Filed under: EUROPE, Germany | Tags: Ali Baba Döner Kebab, Astra, Beer, Ben Britz, döner, Dortmund, Dortmund nightlife, Dortmund punk, German anti-smoking law, german bar, german beer, german pub, german punk, German punk bars, Hansa, Hansa Export, HirschQ, Kulturhaupstadt, punk, punk bars, punkrock, Ruhr 2010, ruhrgebiet, ska, skacore
This year Ruhrgebiet, an industrious region in western Germany, is Kulturhaupstadt (Culture Capital) at Ruhr 2010, an event created to celebrate the cultural and historical offerings of the cities in the area, including Dortmund, Essen, Duisburg, and Bochum.
In Dortmund—ACHTUNG: Weltreisende Punks, hör zu! This is the most punk place I’ve ever seen outside of the East Village. (Ha ha.) The bar is in Dortmund, called HirschQ, and subtitled “Asozial aus Tradition” (“asocial by tradition”). From the bottled Astra beer (brewed in Hamburg and popular with hip young people—think about PBR’s place in NYC only imagine PBR tasting like actual beer ) to the snarling visages of blue-haired, overweight young people, to the punkrock and skacore blaring on the ancient sound system, the curling blue cigarette smoke chokes your raucous, shrill punk laughter in direct rebellion against German anti-smoking laws. As my guide explained to me, smoking is not allowed in public places any more, but, as my guide explained further, you can’t really tell a German what to do. (Most bars still allow you to smoke, usually through a loophole in the law where they classify themselves as “Smoking Lounges” even though it’s obvious to everyone they’re just your average dive bar on the corner.)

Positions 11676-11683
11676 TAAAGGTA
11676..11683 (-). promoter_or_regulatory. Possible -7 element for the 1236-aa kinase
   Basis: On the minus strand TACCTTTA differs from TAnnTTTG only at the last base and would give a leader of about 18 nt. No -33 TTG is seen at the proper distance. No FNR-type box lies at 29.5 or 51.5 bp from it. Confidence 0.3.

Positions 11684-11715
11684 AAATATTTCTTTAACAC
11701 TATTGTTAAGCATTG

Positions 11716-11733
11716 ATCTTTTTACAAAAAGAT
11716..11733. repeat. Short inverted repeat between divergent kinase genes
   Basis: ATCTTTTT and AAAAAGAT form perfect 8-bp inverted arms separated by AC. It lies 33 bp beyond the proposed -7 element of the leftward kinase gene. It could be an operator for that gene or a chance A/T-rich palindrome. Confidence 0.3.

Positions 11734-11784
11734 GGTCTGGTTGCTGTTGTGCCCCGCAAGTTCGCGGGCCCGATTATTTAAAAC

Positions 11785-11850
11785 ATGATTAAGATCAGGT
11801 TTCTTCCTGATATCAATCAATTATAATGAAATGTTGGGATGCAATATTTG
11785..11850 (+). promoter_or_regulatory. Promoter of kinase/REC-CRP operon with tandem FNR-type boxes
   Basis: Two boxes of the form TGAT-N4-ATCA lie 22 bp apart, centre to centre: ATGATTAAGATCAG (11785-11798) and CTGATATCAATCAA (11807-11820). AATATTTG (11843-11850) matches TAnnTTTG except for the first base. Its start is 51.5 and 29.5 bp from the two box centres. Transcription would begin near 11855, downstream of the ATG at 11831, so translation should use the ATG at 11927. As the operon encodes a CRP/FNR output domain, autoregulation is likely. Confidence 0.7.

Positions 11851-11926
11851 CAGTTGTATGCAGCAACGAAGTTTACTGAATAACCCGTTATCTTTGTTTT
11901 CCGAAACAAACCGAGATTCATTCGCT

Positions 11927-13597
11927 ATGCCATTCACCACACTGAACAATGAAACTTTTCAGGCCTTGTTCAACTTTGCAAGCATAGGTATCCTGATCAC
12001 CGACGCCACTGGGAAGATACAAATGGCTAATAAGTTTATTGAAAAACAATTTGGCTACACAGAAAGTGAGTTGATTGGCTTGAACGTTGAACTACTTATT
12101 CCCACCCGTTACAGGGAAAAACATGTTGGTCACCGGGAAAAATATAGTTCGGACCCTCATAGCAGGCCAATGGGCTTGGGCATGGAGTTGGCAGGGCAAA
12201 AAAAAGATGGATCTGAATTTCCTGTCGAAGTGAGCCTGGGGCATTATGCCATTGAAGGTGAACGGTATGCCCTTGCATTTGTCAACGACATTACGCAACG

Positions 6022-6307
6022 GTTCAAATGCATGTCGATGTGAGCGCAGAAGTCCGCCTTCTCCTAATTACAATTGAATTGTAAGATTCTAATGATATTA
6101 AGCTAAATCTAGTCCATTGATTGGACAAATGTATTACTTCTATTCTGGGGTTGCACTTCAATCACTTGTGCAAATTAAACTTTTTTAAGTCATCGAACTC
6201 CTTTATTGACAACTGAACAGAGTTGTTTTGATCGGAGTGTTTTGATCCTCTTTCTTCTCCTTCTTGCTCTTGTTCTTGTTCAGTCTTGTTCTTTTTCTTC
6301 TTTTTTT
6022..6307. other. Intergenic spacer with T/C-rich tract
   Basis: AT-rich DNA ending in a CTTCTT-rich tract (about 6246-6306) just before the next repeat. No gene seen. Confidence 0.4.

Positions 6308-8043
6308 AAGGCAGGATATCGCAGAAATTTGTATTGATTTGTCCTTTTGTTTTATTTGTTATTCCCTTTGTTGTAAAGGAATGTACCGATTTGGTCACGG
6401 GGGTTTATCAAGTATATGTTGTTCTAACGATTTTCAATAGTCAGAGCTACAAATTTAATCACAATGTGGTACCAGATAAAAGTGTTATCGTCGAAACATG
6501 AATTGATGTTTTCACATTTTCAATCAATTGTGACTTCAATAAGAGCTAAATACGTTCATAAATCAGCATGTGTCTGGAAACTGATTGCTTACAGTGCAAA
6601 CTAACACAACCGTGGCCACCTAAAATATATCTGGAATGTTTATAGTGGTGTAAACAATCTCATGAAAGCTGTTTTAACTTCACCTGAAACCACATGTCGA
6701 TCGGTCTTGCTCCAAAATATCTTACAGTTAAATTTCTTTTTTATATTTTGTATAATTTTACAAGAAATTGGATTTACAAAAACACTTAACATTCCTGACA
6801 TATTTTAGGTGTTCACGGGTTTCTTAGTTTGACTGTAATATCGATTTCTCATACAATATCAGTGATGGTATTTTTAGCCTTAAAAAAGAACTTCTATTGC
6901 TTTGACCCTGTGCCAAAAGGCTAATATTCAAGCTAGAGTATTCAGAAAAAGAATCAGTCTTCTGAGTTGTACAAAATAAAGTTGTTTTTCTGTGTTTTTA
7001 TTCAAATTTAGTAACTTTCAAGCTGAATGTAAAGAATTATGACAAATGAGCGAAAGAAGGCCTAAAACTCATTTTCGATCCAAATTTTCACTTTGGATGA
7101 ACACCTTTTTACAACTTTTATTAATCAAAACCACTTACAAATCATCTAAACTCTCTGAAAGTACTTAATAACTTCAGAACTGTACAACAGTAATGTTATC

The atmosphere of HirschQ is great, though, loud, messy, broken, dirty, a real rat’s nest of a place. Back in my high school days, “touring” with my skacore band, the venerable and popular Jake and the Phat Men played in many places with a similar aesthetic. It brought back many adolescent memories of undirected anger and antisocial behavior, of piss, of vinegar, of hormones. It’s has a certain beauty—go here for the music if nothing else.
On the way out, there’s a döner stand with döner for sale, of course, but also beer. I stopped there to get one more for the road, for the walk back to the apartment. In Germany they have no open container laws, so this option is available to those of you who can’t wait for the next bar. Hansa Export cost 60 cents for a half-liter bottle—not too bad, I thought, but Christoph, my guide, said it was a little pricey, about twice what it would have cost in a store. It’s really a nice way to walk around town, with a beer bottle in hand, and beer flows here like water, it rains beer, the rivers gurgle and spit pure beer, so it never runs dry, the bottle in your hand need never be empty as long as there is another kiosk or imbiss or döner stand nearby, and there always is.
By: Ben Britz
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